WASHINGTON (Reuters) - Small businesses increased hours and compensation for employees in March by the most in more than two years, according to an independent survey on Thursday that offered further signs of improving labor market conditions.
The average monthly salary for small business employees rose 0.7 percent, or $18 per worker, according to Intuit, a payrolls processing firm. That was the largest percentage gain since December 2009.
However, that is equivalent to an annual salary of $33,400, meaning that many of the small business employees are working part-time.
“This is the strongest small business employment report we have had in a long time,” said Susan Woodward, the economist who worked with Intuit to develop the survey.
“However, we are not out of the woods yet. While the various indicators of this market are the strongest we’ve seen in a while, the rate of increase will not get us back to full employment any time soon.”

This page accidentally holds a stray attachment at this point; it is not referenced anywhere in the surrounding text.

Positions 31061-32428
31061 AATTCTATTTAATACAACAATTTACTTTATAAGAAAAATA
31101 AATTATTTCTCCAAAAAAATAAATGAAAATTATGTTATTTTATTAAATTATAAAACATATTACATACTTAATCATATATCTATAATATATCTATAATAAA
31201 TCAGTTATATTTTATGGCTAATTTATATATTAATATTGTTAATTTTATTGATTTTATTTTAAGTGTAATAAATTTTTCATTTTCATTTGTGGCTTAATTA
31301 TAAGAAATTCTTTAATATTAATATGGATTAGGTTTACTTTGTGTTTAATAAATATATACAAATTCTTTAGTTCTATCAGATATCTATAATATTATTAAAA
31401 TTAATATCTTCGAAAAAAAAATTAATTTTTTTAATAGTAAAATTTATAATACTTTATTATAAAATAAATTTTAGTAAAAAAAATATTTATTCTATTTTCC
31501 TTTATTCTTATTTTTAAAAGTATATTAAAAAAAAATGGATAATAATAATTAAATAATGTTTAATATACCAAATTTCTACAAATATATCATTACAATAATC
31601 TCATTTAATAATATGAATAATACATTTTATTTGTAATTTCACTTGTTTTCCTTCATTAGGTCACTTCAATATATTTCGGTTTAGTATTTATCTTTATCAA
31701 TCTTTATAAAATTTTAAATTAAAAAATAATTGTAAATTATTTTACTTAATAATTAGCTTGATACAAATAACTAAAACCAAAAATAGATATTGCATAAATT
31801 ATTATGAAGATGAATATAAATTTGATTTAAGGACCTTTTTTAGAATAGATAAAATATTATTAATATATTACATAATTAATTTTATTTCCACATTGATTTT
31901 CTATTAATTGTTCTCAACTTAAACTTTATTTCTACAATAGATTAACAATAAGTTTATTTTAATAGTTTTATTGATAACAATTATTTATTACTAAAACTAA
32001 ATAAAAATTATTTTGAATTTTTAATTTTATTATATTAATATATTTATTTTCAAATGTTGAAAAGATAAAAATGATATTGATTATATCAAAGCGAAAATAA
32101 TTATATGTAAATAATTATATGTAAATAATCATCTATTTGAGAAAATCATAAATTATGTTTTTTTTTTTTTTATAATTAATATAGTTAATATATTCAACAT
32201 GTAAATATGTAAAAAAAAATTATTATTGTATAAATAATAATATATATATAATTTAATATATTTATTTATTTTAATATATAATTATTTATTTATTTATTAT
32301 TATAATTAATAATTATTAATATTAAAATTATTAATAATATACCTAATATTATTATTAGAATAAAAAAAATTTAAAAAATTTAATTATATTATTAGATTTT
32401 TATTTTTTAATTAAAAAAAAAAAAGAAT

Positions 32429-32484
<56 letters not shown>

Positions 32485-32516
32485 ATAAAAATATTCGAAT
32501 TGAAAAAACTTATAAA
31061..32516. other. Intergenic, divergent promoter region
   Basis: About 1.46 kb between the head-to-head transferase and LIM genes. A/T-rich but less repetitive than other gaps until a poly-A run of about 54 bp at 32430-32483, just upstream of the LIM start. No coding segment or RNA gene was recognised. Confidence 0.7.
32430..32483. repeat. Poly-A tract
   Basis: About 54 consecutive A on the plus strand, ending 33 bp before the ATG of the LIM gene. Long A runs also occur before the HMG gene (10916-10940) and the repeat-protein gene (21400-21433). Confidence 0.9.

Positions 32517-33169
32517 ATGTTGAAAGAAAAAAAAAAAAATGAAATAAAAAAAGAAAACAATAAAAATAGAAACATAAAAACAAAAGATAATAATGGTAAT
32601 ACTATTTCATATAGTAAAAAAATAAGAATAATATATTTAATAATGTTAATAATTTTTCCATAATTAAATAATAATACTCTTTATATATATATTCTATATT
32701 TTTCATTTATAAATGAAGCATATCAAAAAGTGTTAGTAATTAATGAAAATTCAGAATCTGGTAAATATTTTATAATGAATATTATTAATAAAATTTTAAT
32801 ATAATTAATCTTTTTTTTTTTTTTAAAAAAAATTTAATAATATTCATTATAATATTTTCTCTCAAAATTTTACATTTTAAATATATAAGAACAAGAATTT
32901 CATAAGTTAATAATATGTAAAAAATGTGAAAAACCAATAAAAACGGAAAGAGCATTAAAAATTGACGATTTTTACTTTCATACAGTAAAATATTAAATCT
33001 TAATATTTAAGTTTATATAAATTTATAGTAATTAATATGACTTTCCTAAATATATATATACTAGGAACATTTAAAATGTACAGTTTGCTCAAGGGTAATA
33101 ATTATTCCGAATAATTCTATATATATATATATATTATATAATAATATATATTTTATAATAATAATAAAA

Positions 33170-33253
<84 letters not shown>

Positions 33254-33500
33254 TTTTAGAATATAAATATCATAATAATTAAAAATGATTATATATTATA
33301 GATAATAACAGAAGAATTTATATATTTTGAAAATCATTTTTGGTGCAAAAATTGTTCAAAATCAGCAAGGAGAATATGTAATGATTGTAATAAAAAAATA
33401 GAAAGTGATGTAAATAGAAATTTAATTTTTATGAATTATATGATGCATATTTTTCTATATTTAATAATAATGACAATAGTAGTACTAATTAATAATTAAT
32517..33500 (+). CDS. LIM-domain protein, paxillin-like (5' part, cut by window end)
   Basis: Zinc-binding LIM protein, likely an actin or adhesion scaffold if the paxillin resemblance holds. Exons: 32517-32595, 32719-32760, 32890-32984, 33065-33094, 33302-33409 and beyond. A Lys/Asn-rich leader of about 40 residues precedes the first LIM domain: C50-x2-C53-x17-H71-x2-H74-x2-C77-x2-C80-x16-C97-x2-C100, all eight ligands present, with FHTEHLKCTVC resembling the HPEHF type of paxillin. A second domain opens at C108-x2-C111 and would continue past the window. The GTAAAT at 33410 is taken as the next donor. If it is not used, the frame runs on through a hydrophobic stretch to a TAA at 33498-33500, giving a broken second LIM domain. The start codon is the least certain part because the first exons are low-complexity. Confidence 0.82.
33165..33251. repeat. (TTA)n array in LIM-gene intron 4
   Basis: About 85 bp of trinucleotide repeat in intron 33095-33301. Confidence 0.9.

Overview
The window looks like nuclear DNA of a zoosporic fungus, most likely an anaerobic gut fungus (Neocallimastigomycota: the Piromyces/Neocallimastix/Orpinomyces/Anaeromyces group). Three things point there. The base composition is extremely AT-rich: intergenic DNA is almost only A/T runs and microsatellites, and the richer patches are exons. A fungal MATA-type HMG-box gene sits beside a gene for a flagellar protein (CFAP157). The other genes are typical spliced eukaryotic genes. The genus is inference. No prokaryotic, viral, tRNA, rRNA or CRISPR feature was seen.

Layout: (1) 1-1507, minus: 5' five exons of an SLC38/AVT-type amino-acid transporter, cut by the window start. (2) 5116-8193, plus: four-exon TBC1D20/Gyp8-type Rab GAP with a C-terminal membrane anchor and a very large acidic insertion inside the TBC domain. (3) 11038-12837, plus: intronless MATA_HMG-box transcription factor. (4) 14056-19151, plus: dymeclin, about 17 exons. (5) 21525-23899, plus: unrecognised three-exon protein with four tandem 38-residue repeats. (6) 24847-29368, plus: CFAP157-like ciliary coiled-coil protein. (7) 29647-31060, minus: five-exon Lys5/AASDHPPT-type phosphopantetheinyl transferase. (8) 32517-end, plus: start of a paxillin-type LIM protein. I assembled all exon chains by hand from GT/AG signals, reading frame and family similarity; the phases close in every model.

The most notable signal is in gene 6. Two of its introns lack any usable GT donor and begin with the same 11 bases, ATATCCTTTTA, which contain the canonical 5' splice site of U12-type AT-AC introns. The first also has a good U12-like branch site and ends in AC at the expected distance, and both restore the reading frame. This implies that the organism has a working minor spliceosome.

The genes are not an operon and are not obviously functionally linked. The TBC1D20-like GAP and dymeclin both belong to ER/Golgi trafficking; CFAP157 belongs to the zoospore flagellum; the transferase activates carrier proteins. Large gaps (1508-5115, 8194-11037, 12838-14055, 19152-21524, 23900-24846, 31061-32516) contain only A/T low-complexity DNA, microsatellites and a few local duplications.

Average monthly hours worked by small business employees increased by 0.5 percent, or 36 minutes, making for a 25.8-hour workweek. The percentage change was also the largest since December 2009.
The sturdy gains came even as hiring by small businesses took a step back, with employers adding 65,000 workers to their payrolls in March, Intuit said.
However, February’s small business payrolls increase was revised up to 75,000 jobs from the previously reported 55,000.
The government’s more comprehensive employment report due on April 6 is expected to show nonfarm payrolls recorded their fourth consecutive month of increases above 200,000, according to a Reuters survey. The unemployment rate is seen steady at a three-year low of 8.3 percent.
The Intuit survey is based on responses from about 72,000 small businesses with fewer than 20 employees that use the Intuit Online Payroll system. It covered the period from February 24 to March 23.
Reporting by Lucia Mutikani; Editing by Jan Paschal